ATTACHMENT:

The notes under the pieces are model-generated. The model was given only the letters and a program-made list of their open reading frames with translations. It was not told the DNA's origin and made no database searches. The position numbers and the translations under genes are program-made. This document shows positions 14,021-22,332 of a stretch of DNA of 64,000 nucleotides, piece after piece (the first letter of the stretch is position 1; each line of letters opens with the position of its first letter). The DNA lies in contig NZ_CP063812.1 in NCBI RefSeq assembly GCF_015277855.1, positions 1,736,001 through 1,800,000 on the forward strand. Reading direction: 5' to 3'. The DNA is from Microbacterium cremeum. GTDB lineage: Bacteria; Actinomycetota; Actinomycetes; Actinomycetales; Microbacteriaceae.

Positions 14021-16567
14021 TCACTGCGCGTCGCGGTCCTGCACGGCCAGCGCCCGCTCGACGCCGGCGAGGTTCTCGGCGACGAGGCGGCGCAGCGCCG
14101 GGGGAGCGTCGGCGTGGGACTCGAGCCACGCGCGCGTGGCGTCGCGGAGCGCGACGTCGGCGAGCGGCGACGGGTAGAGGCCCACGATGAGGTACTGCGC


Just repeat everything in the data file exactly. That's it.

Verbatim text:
The notes under the pieces are model-generated. The model was given only the letters and a program-made list of their open reading frames with translations. It was not told the DNA's origin and made no database searches. The position numbers and the translations under genes are program-made. This document shows positions 14,021-22,332 of a stretch of DNA of 64,000 nucleotides, piece after piece (the first letter of the stretch is position 1; each line of letters opens with the position of its first letter). The DNA lies in contig NZ_CP063812.1 in NCBI RefSeq assembly GCF_015277855.1, positions 1,736,001 through 1,800,000 on the forward strand. Reading direction: 5' to 3'. The DNA is from Microbacterium cremeum. GTDB lineage: Bacteria; Actinomycetota; Actinomycetes; Actinomycetales; Microbacteriaceae.

Positions 14021-16567
14021 TCACTGCGCGTCGCGGTCCTGCACGGCCAGCGCCCGCTCGACGCCGGCGAGGTTCTCGGCGACGAGGCGGCGCAGCGCCG
14101 GGGGAGCGTCGGCGTGGGACTCGAGCCACGCGCGCGTGGCGTCGCGGAGCGCGACGTCGGCGAGCGGCGACGGGTAGAGGCCCACGATGAGGTACTGCGC